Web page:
The gang on the Multiverse did a rundown of upcoming MMORPG's this week. They noted that there seems to be a general trend of backlash against class-based games in general and the "holy trinity" in particular these days, and they blame the rise of solo play. I'd suggest that their cause and effect may be reversed. In my view, the holy trinity mechanic complicates the process of looking for groups to point where developers are forced to offer more solo options as a concession to the difficulty of finding a group.
As the gang reminded me, the forthcoming Guild Wars 2 will supposedly eschew the traditional dedicated healer class, instead giving all character the tools to watch their own health bars. This might sound like a way to address the problem of the holy trinity, but I'm wondering that the devs may be giving players what they say they want instead of what they actually want.
Causes of "LF2M tank and heals"
In every game that I've played, the most common difficulty in assembling a group is finding players to fill the tank and healer slots of the "trinity". People who are down on solo play will jump to blame it for this problem - DPS characters often solo faster, they would argue, and therefore the system encourages players not to play tanks and healers. The truth is more nuanced than that.
I only lasted a bit over a month in FFXI back in 2006, which was about as solo-unfriendly as games have ever been. The tank and healer shortage was in full effect in that game, and I'd routinely see groups spend so long looking that the four bored DPS would try asking more DPS with tank or healer subjobs to try and fill the missing roles (which tends not to end well when the group also insists on trying to pull the toughest possible mobs for max exp).
Meanwhile, over in WoW, the fact that it's easier to level solo is nigh meaningless, because dual spec allows players to switch from the best solo spec to the best tanking/healing spec at the literal touch of a button. As Spinks points out, there are other issues involved in picking up WoW tanking at this stage in an expansion cycle (chiefly the learning curve), but I don't think you can argue that solo leveling alone accounts for the fact that tanks get groups nigh instantly, while DPS wait for 15-30 minutes.
The dirty little secret is that DPS IS EASIER. As a DPS, you need to know two things: what order to push your buttons in, and where to stand. The order in which you push the buttons may vary slightly based on the situation (perhaps you're saving cooldowns for a burn phase, or AOE'ing adds), but that's usually not that unpredictable. The where to stand part means being in range of the boss and not standing in the fire, and even the second part of that role is more than many DPS (myself sometimes included) can handle.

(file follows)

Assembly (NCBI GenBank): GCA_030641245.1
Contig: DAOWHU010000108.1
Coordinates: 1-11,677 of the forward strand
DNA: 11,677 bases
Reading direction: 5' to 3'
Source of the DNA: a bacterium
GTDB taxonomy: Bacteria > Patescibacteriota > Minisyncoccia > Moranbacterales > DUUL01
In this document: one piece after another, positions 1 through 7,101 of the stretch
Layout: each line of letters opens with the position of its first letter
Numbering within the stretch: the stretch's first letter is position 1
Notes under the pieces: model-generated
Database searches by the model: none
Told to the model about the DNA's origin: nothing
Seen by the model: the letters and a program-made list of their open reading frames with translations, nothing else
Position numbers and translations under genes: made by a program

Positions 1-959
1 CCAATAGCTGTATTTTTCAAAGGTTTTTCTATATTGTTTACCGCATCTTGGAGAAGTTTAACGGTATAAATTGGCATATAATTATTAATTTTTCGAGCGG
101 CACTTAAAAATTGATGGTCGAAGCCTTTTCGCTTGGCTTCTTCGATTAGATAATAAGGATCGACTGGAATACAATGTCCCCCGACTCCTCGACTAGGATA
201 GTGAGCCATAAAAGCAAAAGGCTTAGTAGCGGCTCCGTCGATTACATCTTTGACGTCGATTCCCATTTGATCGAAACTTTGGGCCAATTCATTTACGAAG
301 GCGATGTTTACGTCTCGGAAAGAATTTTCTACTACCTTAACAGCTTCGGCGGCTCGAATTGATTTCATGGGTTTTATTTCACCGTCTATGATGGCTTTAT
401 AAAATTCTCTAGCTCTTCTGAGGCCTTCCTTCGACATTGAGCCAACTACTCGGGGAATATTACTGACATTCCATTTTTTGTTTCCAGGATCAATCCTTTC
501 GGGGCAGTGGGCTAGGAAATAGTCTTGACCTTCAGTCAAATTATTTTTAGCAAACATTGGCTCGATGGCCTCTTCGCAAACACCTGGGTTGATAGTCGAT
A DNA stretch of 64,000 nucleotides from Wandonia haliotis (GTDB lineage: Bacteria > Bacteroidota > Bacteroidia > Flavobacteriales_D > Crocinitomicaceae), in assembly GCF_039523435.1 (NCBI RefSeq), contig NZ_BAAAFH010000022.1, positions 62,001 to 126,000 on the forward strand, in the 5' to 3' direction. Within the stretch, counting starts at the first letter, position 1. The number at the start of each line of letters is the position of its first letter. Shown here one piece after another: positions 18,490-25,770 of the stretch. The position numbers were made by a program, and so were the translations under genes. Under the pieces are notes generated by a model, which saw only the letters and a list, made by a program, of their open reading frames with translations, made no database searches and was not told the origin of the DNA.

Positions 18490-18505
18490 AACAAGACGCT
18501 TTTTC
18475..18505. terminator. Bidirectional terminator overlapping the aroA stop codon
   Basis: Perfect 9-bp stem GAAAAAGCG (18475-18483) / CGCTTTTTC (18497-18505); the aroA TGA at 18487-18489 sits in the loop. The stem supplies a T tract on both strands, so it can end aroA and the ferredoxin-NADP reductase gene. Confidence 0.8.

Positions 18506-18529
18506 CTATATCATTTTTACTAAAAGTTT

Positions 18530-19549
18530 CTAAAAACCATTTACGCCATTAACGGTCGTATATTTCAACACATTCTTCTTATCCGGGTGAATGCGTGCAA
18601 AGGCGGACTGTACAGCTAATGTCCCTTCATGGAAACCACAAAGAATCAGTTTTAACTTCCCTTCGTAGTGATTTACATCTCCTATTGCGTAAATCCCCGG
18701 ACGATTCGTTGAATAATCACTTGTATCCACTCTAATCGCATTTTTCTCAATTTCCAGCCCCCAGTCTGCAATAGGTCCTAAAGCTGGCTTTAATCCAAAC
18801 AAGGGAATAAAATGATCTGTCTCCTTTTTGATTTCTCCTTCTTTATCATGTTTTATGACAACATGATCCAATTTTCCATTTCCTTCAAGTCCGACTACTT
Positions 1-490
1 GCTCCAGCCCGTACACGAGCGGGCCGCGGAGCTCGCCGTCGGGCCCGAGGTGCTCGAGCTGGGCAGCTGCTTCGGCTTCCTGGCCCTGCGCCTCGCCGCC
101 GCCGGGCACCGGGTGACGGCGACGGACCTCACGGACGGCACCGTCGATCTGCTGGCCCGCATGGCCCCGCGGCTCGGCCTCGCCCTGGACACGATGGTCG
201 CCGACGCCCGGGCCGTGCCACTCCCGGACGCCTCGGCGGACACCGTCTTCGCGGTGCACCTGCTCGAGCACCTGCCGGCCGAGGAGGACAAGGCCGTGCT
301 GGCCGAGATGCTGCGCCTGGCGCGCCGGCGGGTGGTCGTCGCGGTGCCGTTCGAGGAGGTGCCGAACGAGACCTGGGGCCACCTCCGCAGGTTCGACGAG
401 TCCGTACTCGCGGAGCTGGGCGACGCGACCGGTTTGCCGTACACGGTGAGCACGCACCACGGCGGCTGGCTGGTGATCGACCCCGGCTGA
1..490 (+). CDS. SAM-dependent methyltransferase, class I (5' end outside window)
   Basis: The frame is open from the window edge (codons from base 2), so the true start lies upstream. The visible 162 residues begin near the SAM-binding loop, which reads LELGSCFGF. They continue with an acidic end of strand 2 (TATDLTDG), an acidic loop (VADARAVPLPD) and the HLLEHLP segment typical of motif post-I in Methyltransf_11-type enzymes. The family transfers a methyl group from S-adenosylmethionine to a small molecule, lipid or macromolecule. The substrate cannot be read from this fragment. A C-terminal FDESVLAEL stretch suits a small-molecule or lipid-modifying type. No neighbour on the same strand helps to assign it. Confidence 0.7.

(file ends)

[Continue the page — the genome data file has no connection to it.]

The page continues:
As a tank or a healer, you still need to be aware of the two things DPS need to know (what buttons to push, and where to stand) but you also need a far greater awareness of what the other members of the party are doing. I was once the last player capable of removing a curse from the main tank left standing in a 40 man raid, and that one minor responsibility - far less than a real healer would have to handle - was enough to make that fight the most stressful experience I have ever had in an MMO. Being a tank or healer is harder, carries more responsibility, and many players simply do not want this level of complexity to their hobby.
Distributing heals, responsibility
So back to GW2's little revision, in which everyone has to heal themselves. The practical effect of this change is that, instead of one player shouldering the responsibility for everyone's health bars, everyone has to add their own self-healing on to their other responsibilities. If I'm right, this means that GW2 DPS WILL BE HARDER than DPS in other games due to the additional task. The really good DPS, who always top the meters and move out of the fire and do whatever misc utility their classes have, will really shine under this system. Those of us who struggle to react quickly enough with someone else watching our health bars may not fare so well.
The point of asking for the removal of the trinity is to make it easier to assemble groups. It's simply not fun to have five people lined up outside a five player dungeon only to be told that they all have to sit on their rears because none of them is a healer. However, the new problem may be that this system further emphasizes the difference between a good player and an average one. The average player no longer does average DPS, they do 0 DPS because they failed to watch their health and they died. The irony is that this may leave players - especially the good ones - unwilling to do PUG's at all. If that's the case, a change that was intended to facilitate grouping may actually make it more difficult.